Camp Adair (1942-1946) - Established in 1942 and formally dedicated 4 Sep 1943 on 50,000 acres in Benton and Polk Counties, Oregon and was deactivated 23 May 1946. Camp Adair was named after Lt. Henry Rodney Adair, a West Point Graduate (Cullum 4309), who was killed 21 Jun 1916 during Gen. Pershing's incursion into Mexico. In the 1960s the camp became the site of Adair Air Force Station and an incomplete Camp Adair BOMARC Missile Launch Site. The Air Force Station closed in 1969.
World War II (1941-1945)
Camp Adair was built as a training center during World War II and was occupied by four divisions of combat infantry troops, the 91st U.S. Infantry Division (Powder River), the 96th U.S. Infantry Division (Deadeye), the 104th U.S. Infantry Division (Timberwolf), and the 70th U.S. Infantry Division (Trailblazer). As these divisions were shipped out the U.S. Army turned the base hospital over to the U.S. Navy to handle casualties from the Pacific Theater. The hospital was enlarged to take care of 3,600 convalescents. The camp also served as a prisoner of war camp between Aug 1944 and Apr 1946 for Italian and German prisoners.
Another group that was located at Camp Adair was the 9th Signal Corp. The civilian leader of this group was Robert E "Zeke" Walton who was charged with training and directing the Signal Corp Photographers. I have posted some of his photographs and some of his memorabilia can be viewed at the Linn County Museum in Albany, Oregon. After the war ended and the camp closed, Zeke returned to Roseburg where he and a partner (Sid Frederickson) opened the Photo Lab and Studio.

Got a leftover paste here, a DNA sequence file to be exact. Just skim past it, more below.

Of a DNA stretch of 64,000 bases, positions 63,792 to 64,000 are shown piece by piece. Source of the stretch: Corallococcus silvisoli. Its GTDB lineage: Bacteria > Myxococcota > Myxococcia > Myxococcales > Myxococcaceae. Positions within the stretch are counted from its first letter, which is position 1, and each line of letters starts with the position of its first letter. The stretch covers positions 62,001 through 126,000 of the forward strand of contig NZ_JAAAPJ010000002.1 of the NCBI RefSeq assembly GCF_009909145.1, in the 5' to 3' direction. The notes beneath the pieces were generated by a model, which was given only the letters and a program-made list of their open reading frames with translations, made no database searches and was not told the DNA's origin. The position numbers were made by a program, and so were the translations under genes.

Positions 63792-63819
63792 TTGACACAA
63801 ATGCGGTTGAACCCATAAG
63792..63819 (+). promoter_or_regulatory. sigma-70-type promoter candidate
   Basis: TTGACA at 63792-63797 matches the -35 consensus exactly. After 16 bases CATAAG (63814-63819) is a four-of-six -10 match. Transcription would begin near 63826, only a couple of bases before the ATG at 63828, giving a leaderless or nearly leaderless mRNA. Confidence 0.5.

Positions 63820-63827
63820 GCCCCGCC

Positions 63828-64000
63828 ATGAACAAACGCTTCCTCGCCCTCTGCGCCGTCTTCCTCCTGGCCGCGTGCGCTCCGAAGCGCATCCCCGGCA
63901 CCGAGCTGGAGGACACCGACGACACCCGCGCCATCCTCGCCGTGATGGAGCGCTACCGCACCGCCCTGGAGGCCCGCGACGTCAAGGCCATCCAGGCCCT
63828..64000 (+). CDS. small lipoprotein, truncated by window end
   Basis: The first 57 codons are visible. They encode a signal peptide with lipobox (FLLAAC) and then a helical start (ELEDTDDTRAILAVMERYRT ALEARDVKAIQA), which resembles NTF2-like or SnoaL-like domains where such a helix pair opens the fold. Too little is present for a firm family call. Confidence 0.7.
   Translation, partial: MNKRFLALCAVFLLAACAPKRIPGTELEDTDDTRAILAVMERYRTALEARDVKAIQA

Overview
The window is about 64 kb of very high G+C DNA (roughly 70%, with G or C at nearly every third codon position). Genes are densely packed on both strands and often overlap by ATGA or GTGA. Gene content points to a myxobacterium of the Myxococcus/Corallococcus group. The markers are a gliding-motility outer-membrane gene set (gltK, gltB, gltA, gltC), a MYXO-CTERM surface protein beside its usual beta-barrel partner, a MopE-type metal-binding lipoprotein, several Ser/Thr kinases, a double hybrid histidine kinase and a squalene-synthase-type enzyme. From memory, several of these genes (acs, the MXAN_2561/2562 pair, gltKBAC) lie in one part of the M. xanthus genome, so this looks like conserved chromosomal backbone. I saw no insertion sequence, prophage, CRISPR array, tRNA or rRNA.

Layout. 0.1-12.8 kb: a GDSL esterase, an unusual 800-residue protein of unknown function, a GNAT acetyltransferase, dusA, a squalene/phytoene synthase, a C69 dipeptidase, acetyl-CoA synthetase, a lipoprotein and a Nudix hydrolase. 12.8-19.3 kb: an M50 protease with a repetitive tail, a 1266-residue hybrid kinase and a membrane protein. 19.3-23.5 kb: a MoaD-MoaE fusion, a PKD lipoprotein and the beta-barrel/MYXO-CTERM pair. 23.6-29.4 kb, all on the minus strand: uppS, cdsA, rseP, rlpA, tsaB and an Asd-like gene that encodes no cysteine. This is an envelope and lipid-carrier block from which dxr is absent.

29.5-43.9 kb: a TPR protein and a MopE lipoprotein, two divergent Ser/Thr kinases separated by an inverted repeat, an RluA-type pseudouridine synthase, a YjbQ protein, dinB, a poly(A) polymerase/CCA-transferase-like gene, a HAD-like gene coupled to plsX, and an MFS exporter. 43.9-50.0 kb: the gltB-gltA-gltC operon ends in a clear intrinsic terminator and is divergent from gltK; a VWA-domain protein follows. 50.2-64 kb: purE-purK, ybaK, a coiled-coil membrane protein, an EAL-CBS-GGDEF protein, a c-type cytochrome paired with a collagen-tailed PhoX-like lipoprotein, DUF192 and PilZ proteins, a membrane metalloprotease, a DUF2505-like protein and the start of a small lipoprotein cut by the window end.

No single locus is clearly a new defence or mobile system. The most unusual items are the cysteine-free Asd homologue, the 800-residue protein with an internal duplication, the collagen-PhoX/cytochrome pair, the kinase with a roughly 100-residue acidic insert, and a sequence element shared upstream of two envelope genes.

Cold War (1947–1991)
In 1957 portions of Camp Adair became Adair Air Force Station which housed the 26th Air Division SAGE Support Facility and the Adair SAGE Direction Center DC-13. A Bomarc System Missile Launch Facility was begun but was cancelled before it was completed. In 1969 the Air Force Station was declared surplus property and disposed of. That property now forms the basis of the Adair Village community. Many of the buildings from the Air Force Station remain today and the large SAGE blockhouse dominates the village.
Only a few buildings and foundations remain to mark the main site of Camp Adair. A sign on US Highway 99W commemorates the divisions that trained there. Each Division also has a memorial located near the public viewing area 0.5 mile east of 99W on Camp Adair Road. The 50,000 acre site that made up the camp is owned by state and local governments and individuals.
Visited: 23 Sep 2007
Camp Adair Picture Gallery